The old oak tree that ‘the bishop took his hat off to’ is still standing. Mr Storey, the gardener, known for growing and showing onions, decorates Rose Castle potting shed with his ‘First Prize’ certificates. After his retirement, his successor in the garden is Paddy Dalton followed by Bill Meek.
1966 – 1972
A crop of Christmas trees is removed from the moat.
Henry Noblett is asked to visit the garden by Bishop Cyril Bulley to offer his advice on fruit trees that are dying. Honey fungus is found to be the problem.
A watercress bed is made.
It is recorded that the garden is kept neat, tidy and colourful.
1972 – 1988 Bishop William Nicolson’s 1702 botanical notebook is published in 1981 under the title of ‘A Seventeenth Century Flora of Cumbria’.
Gardener Bob McCrone maintains a productive vegetable garden that supplies the castle.
Gladioli and chrysanthemums grown at Rose Castle are used for decorating Carlisle Cathedral.
A flock of sheep in the moat is tended by the gardener.
Bishop David Halsey’s chauffeur, Alan Scott, is responsible for grass cutting. Using a cylinder mower, he cuts ornate initials of Charles and Diana in the main lawn at the time of the royal wedding.
Mrs Halsey recalls, ‘Rose had a typical northern garden, mainly lawn and a few flower beds. The lawns were useful for garden parties. Japonicas grew by the entrance gate from which we made jelly’.
1989 – 1995
On Bishop Ian Harland’s arrival at Rose Castle, chauffeur Alan Scott greets him at the front door with his bagpipes and ceremoniously pipes him into the castle.
Bishop Ian Harland and Mrs Sue Harland enhance the garden.
Shrub and climbing roses are planted.
A white herbaceous border is planted on the east-facing terrace.
In 1991, gardener Melanie Weston plants daffodils on the bank of the moat.
In 1994, gardener Ernie Peacock replants the border beside the gatehouse and plants the bog garden. He designs and plants Mrs Harland’s private little garden situated outside the kitchen door on the former site of the pigsty and chauffeur’s garage.
With the help of the gardener and the Hertherington family at the farm, Bishop Ian Harland keeps a flock of sheep that graze in the moat.
Mains electricity is extended to Strickland’s Tower.
Doorway to Kite’s Tower is reopened.
New gates are hung on the gatehouse.
1995 – 2003
An area to the south of the castle, overlooked by Gardener’s Cottage, is laid out in a formal fashion with small vegetable beds, box hedges and grass paths.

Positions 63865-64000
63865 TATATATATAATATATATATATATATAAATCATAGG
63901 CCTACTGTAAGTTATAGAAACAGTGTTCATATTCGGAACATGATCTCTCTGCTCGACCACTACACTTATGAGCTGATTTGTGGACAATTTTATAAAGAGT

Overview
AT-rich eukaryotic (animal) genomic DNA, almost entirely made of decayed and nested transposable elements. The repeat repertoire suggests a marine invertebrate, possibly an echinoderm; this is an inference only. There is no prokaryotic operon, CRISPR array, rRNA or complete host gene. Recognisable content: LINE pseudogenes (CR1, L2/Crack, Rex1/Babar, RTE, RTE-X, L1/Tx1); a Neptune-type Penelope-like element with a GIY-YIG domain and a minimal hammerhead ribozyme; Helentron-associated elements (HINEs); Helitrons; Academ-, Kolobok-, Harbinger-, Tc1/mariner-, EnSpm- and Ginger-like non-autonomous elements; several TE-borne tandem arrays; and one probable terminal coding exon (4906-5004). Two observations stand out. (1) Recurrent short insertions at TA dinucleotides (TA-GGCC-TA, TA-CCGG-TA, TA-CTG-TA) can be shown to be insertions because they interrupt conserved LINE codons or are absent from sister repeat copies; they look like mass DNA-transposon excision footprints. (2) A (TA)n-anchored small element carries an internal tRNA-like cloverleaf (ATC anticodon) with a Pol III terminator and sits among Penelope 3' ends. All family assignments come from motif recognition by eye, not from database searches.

Roses, bought by Bishop Ian Harland, are planted in the shape of a cross with rectangular beds between. This area is named after the rose and is known as the Apothecary’s garden.
A soft fruit garden is planted.
The wooded area of the moat is cleared; fences removed, banks cleared of brambles, mature trees shaped and crown-lifted, young trees planted and a grass path mown through the woodland.
Wooden benches are made and placed in secluded or sunny spots.
Young fruit trees, including apples, pears, damsons, plums and greengages are planted in the orchard.
The white herbaceous border is replanted with white and purple-flowered perennials.
Jim Waugh, the gardener, is assisted by Bill Lightfoot who succeeds Alan Scott as the bishop’s chauffeur in 1997. Janet Queen and Paul Silvester work in the garden on a regular, voluntary basis.
A collection of rhododendrons is bought by Bishop Graham Dow and planted in the drive and moat woodland.
The old weeping willow by the gatehouse falls in storms.
In a field to the west of the castle, a small woodland, including three Sequoiadendron, is planted in 2002. Most species of trees are chosen to echo the mature specimens already growing in the drive and grounds.
Jim Waugh retires in 2003.
2003 – 2008
The post of full-time chauffeur is not renewed and the gardener, Janet Queen, is responsible for grass cutting and garden maintenance.
Paul Silvester and Jim Waugh continue to volunteer their help in the garden.
More young fruit trees are planted. Varieties of apples include ‘Ashmead’s Kernel’, ‘Lord Lambourne’, ‘Tydeman’s Early Worcester’, ‘Cox’s Orange Pippin’ and ‘Burgh Beauty’.
Also planted are ‘Victoria’ plum, ‘Opal’ plum and ‘Willingham’ greengage.
In March, Bishop Graham Dow holds his retirement service at Carlisle Cathedral. This is preceded by Bishop Ian Harland’s memorial service in Carlisle Cathedral in February at which James Scott, the son of bishop’s chauffeur, the late Alan Scott, plays a lament on the bagpipes.